Or HAVE I?

Here are the similarities:
1. Both grade your website on standard metrics – google pagerank, how long your site has been around, etc.
2. Both give you an indiciative measure of effectiveness of your website / domain.
3. Both are GREAT lead generation tools.

Here are the differences:

1.  A website grader
tool is not as COOL as a scoop

2. The number at the end – a grade VERSUS money has
different compelling motivations

3. The audience (small business owners) versus web 2.0 prospectors
have different profiles and reach on the web – i’ll bet there are more web users that want to learn the “value” of their website than how “effective” it is.

4. dnscoop is VIRAL because its cool, Website grader is
serious because it’s a business oriented tool

How this applies to communities:

1. “Right position” your community to the audience, based on their likes, dislikes, use patterns and fit it into their lives.

2. Leverage the trend and lets face it – “do something cool for your audience, that will give them more than what their daily lives are apt to give them.

3. Either one engages your audience by asking them to give a little and get a lot in return – what community members and all of us want.

Asking the Expert: Interview Matthew Lees of Patricia Seybold Group



Matthew Lees
is a Consultant and Vice President at the Patricia
Seybold Group. He researches and writes about online communities and social networking. I spend over an hour discussing the current state of communities and learning from his very varied and interesting background. A lot of his community experience comes from his work at MaMaMedia, a community website for children. I have also attended his webinar on Community 2.0: Measuring the Success of Online Communities so I have a good perspective on what he advocates and what his vision is around communities.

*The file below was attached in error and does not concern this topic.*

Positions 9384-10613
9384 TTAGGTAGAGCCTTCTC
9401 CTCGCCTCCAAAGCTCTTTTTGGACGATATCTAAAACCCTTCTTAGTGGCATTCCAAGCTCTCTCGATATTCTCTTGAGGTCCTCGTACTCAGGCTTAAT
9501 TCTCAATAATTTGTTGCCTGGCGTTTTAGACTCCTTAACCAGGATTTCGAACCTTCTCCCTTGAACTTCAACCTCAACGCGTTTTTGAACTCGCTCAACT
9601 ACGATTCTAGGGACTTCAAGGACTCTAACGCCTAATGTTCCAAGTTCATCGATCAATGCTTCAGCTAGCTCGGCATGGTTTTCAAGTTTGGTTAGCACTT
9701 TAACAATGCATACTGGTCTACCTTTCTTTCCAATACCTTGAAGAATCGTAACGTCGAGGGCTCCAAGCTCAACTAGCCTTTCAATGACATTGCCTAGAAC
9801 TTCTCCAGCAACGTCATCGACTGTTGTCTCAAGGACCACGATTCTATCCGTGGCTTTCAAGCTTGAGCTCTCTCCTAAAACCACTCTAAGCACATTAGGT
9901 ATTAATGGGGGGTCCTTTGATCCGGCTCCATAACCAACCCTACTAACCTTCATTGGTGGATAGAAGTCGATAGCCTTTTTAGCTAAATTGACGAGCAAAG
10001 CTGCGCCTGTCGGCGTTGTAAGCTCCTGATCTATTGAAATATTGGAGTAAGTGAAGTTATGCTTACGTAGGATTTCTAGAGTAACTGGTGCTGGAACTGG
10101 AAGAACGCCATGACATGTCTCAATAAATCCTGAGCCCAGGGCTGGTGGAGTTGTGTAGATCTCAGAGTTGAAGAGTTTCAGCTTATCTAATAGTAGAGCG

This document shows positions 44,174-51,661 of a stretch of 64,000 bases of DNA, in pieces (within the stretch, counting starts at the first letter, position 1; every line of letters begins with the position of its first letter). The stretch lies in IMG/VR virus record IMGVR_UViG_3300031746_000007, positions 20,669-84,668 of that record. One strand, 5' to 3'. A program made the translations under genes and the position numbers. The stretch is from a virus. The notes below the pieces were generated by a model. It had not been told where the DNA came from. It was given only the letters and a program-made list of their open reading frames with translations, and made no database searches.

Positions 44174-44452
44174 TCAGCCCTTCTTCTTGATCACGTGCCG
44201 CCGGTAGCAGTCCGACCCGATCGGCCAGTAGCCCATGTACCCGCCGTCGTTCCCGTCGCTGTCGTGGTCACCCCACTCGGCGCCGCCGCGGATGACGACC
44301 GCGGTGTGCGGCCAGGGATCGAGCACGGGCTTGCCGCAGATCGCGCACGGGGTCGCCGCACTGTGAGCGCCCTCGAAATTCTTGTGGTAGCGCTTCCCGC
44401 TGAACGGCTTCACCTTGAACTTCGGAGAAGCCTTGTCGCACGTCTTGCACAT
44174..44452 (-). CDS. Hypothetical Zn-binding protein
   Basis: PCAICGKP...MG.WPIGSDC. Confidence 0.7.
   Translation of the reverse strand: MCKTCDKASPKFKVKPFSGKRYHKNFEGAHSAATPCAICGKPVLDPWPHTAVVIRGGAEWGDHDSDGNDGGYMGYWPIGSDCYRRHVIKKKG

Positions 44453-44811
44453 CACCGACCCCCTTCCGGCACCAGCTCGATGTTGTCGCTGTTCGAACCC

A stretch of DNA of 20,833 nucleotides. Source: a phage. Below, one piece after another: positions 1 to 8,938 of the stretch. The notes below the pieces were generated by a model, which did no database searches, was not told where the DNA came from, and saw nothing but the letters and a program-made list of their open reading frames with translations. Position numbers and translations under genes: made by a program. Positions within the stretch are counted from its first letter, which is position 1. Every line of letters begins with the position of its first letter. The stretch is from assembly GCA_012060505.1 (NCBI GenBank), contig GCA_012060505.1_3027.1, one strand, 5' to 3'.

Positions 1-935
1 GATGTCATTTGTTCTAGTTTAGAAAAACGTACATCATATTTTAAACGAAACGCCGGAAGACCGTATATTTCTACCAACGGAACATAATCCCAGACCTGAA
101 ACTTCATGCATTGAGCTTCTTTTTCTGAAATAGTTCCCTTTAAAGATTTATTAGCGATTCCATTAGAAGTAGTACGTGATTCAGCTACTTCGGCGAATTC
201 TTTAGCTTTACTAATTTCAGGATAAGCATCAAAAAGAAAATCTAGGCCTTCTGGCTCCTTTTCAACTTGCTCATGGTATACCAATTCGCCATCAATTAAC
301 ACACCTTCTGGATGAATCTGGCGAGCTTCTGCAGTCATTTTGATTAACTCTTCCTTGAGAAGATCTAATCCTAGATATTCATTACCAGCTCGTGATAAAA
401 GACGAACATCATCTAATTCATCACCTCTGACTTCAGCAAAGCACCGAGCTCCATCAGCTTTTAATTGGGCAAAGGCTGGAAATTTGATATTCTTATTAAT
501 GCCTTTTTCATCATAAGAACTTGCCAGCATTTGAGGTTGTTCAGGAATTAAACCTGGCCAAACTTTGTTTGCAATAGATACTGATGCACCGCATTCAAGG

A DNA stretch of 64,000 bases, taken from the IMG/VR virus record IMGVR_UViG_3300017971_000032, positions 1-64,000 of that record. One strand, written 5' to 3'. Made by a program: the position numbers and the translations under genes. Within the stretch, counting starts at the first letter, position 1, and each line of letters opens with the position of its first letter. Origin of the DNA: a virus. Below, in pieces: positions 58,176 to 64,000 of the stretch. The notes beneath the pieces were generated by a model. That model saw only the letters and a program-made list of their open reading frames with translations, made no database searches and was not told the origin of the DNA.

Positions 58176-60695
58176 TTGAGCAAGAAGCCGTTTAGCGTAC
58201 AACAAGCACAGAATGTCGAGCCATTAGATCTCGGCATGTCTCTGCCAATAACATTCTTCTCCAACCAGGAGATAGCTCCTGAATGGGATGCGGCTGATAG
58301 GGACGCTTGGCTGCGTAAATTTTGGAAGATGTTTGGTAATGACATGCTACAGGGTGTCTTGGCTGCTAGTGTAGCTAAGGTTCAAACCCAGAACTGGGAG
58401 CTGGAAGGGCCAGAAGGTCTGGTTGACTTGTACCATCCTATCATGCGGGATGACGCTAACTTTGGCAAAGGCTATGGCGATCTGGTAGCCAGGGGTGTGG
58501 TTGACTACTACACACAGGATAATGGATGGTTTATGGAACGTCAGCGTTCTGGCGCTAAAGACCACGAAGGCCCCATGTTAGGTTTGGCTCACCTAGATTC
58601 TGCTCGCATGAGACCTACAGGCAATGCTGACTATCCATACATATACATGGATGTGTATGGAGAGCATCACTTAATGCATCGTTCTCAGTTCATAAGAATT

Here are the 3 most facinating things I learned from Matthew:

1. More you know about communities than you dont: This was a question I posed on the future of communities. Most executives and senior people at large companies I have been talking to have a back of the mind trepidation about communities. I have heard from several people that “this is all new” and “there is so much to learn” and the dreaded “I am overwhelmed with this community stuff, so I am going to watch how it plays out for year before we do something“.

Most organizations that support User Groups, Customer advisory boards and focus groups already know about getting their constituents together in conversation. There are a lot of new “technology” and social nuances to be learned with online communities and social networks, but you dont need to throw “everything you know out of the window”. You are going to learn 70% new stuff everytime, so what you learned before is useful, but be open to learning more.

His advice – Good customer centric practices DONT change. Great user advocacy does not have to be thrown out of the window. Out of the world customer support best practices are not invalid anymore – the key is to leverage them for the new medium of communities.

2. Senior executives are investing in communities based on their “gut“: Since I have a background workingwith IT organizations primarily over the last few years, I have been tuned to “get me the ROI metrics” and “how do you justify this purchase with a return”. Lot of senior executives investing in communites are doing it based on gut feel – they know that investing in getting their customers to talk to them more frequently and listening to customers is needed, and even if the ROI is intangible and fuzzy they are willing to take the plunge.

3. How to elevate the discussion around communities beyond technology? This is by far the most frequent issue I hear from prospective community builders. There is so much technology and the jargon that goes with it – RSS, Wikis, Blogs, Tags etc.

The key is to ask questions around your business problems or problems that your users have and
how you can help leverage communites to solve those problems.
E.g.
How can we allow our customers to share content with each other about their experiences with our products?

How can we help understand how customers really use our product so we can make it easier for them?

Measuring to get a desired outcome from communities: Best practices from Marc Siegel, IBM


Marc Siegel runs IBM Rational’s online developer community. IBM developer community has over 650+ forums (one or multiple forums exists for almost all developer products of IBM. This represents over 1.5 Million users. Marc purveys thousands of users, and facilitates discussions and keeps “the fun going”. You can reach him via email with some questions.